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U.S.-Dutch agreement impedes treaty shopping.

Last December the United States and the Netherlands signed a new income tax treaty, effective for taxable years beginning (or for payments made, in the case of amounts subject to withholding tax) on or after January 1 of the year following ratification by both countries. Taxpayers, however, may elect to extend the benefits of the current treaty for an additional 12 months.

Significantly, the new treaty's "limitations on benefits" provision is intended to prevent "treaty shopping" (which occurs when a resident in a country that does not have a treaty with the United States forms a corporation in a country with a favorable U.S. treaty in order to obtain the benefits of that treaty).

The limitations-on-benefits provision generally allows a company resident in either the United States or the Netherlands to obtain the treaty's benefits if it satisfies one of four objective tests. The first applies when a corporation is regularly traded on a recognized stock exchange in either the Netherlands or the United States. The second focuses on whether the company shareholders are qualified residents of either country. The third applies where the company is engaged in active trade or business in its country of residence. The fourth allows a company to qualify for treaty benefits if it functions as a headquarters for a multinational group.

With regard to these tests, the new treaty broadens the typical anti-treaty-shopping provision by allowing Dutch companies to take into account certain activities in European Community countries. Additionally, if a taxpayer does not qualify under any of the objective tests, the treaty provides a subjective facts-and-circumstances test under which the competent authority of the country in which the income arises may grant treaty benefits if it determines that obtaining the benefits was not a principal purpose of establishing the entity.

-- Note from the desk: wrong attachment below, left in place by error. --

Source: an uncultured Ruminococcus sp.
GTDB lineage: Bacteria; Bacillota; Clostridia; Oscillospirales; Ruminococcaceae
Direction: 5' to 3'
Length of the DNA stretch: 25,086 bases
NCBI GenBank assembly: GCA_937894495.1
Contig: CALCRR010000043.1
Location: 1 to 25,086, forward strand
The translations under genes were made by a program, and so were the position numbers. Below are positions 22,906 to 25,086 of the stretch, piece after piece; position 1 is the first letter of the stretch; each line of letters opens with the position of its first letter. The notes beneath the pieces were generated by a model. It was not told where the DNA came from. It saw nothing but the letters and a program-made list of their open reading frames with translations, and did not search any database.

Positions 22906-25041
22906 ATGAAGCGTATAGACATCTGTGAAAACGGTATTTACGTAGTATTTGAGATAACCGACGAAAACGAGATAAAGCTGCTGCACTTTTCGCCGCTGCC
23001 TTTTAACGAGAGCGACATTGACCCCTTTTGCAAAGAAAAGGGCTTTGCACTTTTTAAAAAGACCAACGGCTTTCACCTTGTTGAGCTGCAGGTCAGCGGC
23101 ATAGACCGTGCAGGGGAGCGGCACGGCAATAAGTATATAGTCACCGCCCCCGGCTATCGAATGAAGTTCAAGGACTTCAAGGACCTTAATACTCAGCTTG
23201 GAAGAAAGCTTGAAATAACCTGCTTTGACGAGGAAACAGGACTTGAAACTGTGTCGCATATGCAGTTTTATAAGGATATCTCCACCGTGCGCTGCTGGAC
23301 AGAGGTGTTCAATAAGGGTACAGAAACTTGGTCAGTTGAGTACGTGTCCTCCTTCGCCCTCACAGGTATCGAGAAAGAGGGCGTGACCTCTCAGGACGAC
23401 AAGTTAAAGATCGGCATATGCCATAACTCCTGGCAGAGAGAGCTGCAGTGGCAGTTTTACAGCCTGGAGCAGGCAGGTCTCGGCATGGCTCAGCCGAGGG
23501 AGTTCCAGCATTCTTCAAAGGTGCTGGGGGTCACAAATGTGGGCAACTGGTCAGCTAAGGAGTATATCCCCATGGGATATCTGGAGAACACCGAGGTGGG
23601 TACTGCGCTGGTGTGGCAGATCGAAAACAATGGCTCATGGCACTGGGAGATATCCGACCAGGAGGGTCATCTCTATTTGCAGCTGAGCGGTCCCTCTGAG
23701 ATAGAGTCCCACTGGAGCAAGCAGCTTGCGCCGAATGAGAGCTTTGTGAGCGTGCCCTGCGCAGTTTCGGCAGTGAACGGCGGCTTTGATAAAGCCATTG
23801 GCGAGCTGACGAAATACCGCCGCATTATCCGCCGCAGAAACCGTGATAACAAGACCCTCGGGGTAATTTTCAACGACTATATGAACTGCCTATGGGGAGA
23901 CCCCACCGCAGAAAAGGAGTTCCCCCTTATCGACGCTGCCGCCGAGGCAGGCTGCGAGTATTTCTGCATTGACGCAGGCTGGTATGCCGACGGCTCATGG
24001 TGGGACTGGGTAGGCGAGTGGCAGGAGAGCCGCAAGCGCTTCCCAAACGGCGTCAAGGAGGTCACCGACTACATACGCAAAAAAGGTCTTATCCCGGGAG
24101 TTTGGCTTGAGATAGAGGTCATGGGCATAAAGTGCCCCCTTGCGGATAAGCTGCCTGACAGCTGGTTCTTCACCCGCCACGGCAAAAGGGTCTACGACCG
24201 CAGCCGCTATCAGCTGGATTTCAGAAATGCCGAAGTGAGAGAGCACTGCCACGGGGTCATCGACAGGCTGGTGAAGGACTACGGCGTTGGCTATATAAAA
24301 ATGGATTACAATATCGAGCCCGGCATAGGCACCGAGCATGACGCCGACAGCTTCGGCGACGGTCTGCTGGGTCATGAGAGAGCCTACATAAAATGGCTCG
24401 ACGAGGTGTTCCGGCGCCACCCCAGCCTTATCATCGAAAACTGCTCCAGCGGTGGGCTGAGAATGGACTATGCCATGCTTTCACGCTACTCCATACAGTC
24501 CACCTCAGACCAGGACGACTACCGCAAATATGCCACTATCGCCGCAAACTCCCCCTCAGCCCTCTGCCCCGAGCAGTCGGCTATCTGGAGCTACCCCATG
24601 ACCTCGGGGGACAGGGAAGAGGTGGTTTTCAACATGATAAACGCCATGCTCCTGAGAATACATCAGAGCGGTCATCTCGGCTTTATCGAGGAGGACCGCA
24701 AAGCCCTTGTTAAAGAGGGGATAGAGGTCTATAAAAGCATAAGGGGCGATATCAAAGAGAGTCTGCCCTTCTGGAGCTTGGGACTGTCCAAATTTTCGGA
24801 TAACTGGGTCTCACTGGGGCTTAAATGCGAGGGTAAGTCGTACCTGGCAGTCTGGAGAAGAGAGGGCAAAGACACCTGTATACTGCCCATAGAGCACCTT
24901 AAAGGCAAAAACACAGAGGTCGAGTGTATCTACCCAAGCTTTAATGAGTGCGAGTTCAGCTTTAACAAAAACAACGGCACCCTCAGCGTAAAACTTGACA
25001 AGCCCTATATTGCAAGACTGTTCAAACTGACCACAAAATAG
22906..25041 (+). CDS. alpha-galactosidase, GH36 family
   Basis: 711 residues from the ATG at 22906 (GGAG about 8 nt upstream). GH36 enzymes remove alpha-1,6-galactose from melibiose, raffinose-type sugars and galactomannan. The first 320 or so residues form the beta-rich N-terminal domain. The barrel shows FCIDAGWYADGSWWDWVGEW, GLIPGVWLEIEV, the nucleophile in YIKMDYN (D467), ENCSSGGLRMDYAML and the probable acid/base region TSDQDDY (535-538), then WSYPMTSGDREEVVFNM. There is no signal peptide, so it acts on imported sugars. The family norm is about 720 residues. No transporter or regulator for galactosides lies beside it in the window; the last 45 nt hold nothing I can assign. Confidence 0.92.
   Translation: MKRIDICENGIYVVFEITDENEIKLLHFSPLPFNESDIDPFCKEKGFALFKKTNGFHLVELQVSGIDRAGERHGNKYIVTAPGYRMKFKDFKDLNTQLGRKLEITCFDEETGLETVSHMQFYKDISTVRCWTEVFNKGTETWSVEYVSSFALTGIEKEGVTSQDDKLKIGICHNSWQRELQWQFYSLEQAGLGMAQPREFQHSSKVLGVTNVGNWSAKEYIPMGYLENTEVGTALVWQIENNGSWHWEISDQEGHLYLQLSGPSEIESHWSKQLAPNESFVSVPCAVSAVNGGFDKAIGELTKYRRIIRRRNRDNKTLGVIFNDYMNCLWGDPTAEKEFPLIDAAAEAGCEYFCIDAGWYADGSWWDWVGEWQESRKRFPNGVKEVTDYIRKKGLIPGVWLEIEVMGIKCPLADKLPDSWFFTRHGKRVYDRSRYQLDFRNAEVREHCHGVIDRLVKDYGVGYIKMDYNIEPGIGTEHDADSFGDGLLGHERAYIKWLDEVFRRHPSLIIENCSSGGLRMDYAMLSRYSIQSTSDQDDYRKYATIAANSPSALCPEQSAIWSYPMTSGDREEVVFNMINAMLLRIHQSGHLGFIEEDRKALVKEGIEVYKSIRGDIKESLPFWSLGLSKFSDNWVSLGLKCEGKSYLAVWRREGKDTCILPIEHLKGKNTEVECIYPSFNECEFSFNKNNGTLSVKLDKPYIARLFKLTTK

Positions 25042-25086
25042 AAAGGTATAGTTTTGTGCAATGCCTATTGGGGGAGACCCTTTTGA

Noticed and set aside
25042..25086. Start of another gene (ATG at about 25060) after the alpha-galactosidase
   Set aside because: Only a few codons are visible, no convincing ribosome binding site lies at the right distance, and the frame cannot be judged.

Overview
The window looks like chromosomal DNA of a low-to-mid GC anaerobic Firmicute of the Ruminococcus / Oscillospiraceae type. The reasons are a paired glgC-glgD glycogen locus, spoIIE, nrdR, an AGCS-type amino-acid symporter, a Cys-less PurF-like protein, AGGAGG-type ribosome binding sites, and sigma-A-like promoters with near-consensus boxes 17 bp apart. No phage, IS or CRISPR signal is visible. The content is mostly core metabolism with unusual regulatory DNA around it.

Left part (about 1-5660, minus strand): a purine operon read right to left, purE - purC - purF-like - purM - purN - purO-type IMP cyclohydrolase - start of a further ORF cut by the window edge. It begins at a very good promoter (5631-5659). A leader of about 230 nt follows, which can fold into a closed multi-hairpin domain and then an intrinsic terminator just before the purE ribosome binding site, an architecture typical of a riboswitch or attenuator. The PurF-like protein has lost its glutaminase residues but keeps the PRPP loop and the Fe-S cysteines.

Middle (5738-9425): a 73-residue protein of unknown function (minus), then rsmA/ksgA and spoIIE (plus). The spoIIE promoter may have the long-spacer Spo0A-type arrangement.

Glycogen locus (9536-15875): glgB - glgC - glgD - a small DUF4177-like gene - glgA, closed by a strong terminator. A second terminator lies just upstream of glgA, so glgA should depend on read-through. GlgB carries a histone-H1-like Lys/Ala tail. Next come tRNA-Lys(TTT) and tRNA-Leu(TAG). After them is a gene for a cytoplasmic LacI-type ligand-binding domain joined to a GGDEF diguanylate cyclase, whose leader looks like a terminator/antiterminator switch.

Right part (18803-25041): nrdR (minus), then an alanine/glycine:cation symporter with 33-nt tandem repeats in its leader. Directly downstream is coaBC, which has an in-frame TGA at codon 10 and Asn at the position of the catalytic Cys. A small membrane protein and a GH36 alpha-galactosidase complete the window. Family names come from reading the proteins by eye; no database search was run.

The new anti-treaty-shopping provision will have its greatest impact on non-U.S. investors that conduct business in the United States through Dutch holding companies. Many such companies are formed for reasons other than to obtain treaty benefits. For example, many U. K. corporations establish Dutch holding companies to maximize their U.K. foreign tax credits. Such corporations would not ordinarily qualify under the objective tests because they lack the requisite ownership or activities. Nevertheless, they possibly could obtain relief under the facts-and-circumstances test.

Observation: The anti-treaty-shopping provision should generally prevent use of Dutch companies by foreign investors merely to obtain treaty benefits. However, although this provision is more liberal than similar provisions in other recently negotiated U.S. treaties, companies formed in the Netherlands for non-treaty-shopping purposes nevertheless may be prevented from obtaining benefits under the new treaty. It is uncertain whether the facts-and-circumstances test will be interpreted to provide them with relief.
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Publication:Journal of Accountancy
Date:Mar 1, 1993
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